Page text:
Slide show guidelines:
                    * Don't overkill on the high-tech effects, especially transitions from slide to slide. Dazzling effects distract audience away from your presentation. Keep it simple and fairly consistent from slide-to-slide.
                    * Use the MSFT provided slide templates = a uniform, more professional presentation. In this case they knew what they were doing.
                    * Bullets: About 5 max per slide. Beyond that, the print gets too small to read from the back row. "Less per slide is more."
                    * Font size: Stick with the ones MSFT recommends/provides in the canned text areas. Definitely go no less than 18 pts.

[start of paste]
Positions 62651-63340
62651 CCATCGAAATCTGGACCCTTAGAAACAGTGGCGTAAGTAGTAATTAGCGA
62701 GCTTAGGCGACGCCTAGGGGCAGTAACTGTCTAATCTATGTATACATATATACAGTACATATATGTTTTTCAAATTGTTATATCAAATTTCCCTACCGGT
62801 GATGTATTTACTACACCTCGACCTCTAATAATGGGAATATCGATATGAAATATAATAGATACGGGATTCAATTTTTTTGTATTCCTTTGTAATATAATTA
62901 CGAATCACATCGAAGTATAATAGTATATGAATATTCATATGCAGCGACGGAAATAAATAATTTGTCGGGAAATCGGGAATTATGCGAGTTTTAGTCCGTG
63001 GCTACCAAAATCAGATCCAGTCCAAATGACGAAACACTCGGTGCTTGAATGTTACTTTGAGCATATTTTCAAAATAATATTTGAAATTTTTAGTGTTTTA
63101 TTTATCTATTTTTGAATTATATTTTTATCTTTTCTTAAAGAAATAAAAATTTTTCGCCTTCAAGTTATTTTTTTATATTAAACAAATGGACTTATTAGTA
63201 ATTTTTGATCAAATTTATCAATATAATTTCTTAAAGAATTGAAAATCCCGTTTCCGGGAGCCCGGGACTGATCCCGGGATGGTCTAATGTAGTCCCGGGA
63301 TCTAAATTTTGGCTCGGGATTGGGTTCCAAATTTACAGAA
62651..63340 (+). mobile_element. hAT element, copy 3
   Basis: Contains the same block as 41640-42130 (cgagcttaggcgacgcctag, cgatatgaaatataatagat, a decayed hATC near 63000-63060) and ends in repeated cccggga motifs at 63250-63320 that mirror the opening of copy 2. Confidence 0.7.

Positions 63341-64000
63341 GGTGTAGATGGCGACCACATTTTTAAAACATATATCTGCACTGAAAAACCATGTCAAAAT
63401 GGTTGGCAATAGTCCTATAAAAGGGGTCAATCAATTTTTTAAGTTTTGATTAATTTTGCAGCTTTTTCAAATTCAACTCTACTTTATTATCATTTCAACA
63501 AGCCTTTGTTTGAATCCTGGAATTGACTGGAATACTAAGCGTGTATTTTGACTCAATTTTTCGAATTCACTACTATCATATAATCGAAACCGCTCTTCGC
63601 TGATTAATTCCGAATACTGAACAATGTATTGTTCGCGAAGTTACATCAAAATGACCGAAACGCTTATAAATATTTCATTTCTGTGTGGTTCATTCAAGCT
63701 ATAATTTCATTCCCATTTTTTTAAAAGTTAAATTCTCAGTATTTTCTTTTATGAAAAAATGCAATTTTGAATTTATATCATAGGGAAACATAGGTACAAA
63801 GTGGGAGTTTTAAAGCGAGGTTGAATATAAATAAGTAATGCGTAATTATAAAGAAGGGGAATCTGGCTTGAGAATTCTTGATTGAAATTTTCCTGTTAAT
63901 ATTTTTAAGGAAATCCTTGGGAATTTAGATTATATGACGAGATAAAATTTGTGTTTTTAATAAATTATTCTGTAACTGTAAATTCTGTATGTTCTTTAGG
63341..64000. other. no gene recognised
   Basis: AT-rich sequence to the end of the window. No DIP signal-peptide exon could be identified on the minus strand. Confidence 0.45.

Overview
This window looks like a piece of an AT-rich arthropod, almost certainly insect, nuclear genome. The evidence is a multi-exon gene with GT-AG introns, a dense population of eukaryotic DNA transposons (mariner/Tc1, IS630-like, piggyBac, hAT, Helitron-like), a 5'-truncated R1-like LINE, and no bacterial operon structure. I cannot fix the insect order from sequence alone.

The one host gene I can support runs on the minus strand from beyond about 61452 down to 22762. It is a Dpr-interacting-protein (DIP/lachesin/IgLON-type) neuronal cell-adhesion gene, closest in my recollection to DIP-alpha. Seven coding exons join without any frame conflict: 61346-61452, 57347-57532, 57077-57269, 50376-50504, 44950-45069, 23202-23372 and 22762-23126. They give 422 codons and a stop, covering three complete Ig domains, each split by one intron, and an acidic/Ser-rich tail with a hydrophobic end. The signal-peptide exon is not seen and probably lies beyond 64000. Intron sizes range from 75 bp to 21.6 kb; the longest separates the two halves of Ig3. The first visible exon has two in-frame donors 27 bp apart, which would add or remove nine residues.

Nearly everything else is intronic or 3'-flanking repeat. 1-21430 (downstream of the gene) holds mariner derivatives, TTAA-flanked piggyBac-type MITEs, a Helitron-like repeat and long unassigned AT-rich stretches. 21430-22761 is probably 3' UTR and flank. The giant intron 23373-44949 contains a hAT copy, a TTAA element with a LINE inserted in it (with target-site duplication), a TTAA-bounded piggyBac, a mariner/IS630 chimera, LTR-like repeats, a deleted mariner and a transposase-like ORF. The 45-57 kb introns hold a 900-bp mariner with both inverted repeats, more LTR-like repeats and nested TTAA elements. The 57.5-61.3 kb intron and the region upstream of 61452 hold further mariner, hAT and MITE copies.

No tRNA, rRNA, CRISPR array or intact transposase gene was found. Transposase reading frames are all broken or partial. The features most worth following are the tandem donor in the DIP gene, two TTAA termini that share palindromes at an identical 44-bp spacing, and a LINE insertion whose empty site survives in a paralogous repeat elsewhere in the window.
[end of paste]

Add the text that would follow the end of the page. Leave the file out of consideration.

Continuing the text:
* Learn to use the software... which keys to go forward, go back, etc. If this isn't you, have the person who WILL be doing the slide show well trained before the presentation. Nothing hoses a good presentation faster than someone screwing up at the controls.
                    * If you're doing a timed presentation, e.g., your "slot" is (say) 30 minutes, practice the presentation a couple times along with the slides. It seemed like I had more slides that time in most instances.
                    * Be sure to be familar with the connections of the projector to your laptop and making that all work. Many a very good presentation never got made because the speaker had no idea how to connect the projector to the laptop or troubleshoot problems.

                    You'll soon be in Powerpoint 2000 heaven -- or the other place!